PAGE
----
Effects of heavy metals on bacterial growth parameters in degradation of phenol by an Antarctic bacterial consortium

Tengku Athirrah Tengku-Mazuki, Syazani Darham, Peter Convey, Noor Azmi Shaharuddin, Azham Zulkharnain, Khalilah Abdul Khalil, Khadijah Nabilah Mohd Zahri, Kavilasni Subramaniam, Faradina Merican, Claudio Gomez-Fuentes, Siti Aqlima Ahmad

Research output: Contribution to journalArticlepeer-review


Antarctica has often been perceived as a pristine continent until the recent few decades as pollutants have been observed accruing in the Antarctic environment. Irresponsible human activities such as accidental oil spills, waste incineration and sewage disposal are among the primary anthropogenic sources of heavy metal contaminants in Antarctica. Natural sources including animal excrement, volcanism and geological weathering also contribute to the increase of heavy metals in the ecosystem. A microbial growth model is presented for the growth of a bacterial cell consortium used in the biodegradation of phenol in media containing different metal ions, namely arsenic (As), cadmium (Cd), aluminium (Al), nickel (Ni), silver (Ag), lead (Pb) and cobalt (Co). Bacterial growth was inhibited by these ions in the rank order of Al < As < Co < Pb < Ni < Cd < Ag. Greatest bacterial growth occurred in 1 ppm Al achieving an OD600 of 0.985 and lowest in 1 ppm Ag with an OD600 of 0.090. At a concentration of 1.0 ppm, Ag had a considerable effect on the bacterial consortium, inhibiting the degradation of phenol, whereas this concentration of the other metal ions tested had no effect on degradation. The biokinetic growth model developed supports the suitability of the bacterial consortium for use in phenol degradation.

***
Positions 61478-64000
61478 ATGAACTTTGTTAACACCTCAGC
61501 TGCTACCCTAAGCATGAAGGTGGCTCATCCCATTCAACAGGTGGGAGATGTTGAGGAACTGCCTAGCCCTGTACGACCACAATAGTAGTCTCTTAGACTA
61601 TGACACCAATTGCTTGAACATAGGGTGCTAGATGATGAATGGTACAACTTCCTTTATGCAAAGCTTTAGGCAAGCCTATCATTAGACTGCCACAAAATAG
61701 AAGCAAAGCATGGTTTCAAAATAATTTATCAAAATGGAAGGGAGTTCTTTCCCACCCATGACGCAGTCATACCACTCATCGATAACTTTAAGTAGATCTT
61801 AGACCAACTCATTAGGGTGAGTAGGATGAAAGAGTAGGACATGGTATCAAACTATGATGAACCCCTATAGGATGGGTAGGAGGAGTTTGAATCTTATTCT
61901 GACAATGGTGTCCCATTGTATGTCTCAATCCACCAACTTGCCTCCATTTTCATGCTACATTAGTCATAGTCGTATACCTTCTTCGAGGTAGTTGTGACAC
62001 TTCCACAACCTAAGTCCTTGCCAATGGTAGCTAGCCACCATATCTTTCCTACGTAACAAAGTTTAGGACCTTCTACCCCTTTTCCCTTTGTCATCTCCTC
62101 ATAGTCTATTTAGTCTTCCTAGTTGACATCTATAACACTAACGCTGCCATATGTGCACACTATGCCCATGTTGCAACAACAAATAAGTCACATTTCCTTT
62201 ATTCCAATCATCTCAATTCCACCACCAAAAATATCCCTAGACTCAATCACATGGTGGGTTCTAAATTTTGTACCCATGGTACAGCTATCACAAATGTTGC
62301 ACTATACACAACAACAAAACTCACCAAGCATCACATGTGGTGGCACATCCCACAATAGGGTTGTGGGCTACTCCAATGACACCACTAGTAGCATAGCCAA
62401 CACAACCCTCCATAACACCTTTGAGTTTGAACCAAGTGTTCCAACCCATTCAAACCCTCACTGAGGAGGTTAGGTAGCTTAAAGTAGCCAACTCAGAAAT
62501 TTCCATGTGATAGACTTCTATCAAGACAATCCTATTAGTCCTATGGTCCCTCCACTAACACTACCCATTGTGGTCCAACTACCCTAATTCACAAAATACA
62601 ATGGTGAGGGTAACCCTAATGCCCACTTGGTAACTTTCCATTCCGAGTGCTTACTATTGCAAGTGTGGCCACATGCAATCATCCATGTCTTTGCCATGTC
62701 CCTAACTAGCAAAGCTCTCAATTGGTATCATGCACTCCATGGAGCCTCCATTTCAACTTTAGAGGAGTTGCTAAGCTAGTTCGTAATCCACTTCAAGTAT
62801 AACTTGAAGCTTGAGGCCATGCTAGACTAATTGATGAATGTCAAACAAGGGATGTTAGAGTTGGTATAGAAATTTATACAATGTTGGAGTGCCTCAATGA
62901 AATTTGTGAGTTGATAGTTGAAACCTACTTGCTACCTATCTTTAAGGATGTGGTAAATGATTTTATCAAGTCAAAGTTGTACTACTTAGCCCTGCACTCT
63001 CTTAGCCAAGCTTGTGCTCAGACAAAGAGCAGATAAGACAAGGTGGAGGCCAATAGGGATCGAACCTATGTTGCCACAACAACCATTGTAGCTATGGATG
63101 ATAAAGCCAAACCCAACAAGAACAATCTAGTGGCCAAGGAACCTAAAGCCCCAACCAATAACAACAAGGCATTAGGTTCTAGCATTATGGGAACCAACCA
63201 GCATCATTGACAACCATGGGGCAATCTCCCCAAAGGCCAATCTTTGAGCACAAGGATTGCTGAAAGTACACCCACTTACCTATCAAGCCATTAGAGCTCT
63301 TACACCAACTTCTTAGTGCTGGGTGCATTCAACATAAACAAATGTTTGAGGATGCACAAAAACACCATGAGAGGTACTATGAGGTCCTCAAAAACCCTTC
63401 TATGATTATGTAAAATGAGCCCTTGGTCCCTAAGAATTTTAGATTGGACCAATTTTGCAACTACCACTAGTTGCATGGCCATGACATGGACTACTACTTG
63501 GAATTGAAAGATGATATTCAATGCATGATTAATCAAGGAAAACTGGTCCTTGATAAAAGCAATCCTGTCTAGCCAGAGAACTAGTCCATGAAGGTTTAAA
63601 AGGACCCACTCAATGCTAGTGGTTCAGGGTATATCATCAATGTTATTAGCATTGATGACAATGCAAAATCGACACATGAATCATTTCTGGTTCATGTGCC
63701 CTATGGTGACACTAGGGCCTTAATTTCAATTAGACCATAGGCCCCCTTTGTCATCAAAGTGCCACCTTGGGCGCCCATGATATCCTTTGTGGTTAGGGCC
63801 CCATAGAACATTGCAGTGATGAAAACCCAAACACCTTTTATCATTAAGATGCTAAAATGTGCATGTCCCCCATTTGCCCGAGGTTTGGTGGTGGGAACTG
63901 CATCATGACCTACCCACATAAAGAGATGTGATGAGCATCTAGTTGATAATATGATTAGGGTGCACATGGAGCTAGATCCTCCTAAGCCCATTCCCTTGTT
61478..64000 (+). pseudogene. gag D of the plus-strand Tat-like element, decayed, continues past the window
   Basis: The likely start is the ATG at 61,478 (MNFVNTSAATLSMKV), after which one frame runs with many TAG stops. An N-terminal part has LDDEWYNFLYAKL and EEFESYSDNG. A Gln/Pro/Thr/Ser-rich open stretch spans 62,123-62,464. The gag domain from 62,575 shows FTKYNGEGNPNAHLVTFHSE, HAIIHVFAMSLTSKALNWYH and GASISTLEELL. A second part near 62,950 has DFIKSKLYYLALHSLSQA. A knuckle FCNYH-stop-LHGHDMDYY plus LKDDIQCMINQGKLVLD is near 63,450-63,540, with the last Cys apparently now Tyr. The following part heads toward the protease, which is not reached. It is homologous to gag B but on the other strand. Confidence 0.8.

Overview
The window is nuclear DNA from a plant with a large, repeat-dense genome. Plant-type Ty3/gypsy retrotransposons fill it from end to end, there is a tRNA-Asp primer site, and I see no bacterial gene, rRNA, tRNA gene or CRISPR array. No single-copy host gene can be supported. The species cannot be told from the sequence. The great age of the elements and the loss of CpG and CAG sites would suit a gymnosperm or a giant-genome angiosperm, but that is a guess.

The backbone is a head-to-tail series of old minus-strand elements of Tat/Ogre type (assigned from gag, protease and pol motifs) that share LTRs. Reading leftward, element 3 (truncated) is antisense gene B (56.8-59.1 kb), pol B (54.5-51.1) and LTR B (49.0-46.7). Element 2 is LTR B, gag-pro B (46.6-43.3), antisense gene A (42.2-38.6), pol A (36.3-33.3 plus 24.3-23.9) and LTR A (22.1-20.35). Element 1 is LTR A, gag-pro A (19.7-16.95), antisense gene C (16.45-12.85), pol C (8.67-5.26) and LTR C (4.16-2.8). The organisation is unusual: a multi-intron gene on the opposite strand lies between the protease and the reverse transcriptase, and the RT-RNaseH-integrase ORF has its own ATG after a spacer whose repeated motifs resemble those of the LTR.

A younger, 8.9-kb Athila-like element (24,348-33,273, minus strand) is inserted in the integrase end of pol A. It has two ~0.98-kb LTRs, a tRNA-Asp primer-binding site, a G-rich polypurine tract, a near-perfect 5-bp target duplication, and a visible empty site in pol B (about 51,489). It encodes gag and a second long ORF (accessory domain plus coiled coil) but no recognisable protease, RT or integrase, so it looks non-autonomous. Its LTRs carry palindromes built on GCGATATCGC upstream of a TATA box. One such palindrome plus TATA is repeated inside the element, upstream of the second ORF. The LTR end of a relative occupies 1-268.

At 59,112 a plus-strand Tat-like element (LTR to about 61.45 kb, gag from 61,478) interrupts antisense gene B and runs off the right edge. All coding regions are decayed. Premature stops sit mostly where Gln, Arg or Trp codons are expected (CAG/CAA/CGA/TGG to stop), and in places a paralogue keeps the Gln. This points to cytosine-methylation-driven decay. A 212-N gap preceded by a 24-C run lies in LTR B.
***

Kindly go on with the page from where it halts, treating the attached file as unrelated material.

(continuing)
Original languageEnglish
Pages (from-to)629-637
Number of pages9
JournalBrazilian Journal of Microbiology
Issue number1
Publication statusPublished - 2024 Mar


  • Antarctic
  • Bacteria
  • Heavy metals
  • Kinetic growth
  • Phenol

ASJC Scopus subject areas

  • Microbiology


Dive into the research topics of 'Effects of heavy metals on bacterial growth parameters in degradation of phenol by an Antarctic bacterial consortium'. Together they form a unique fingerprint.

Cite this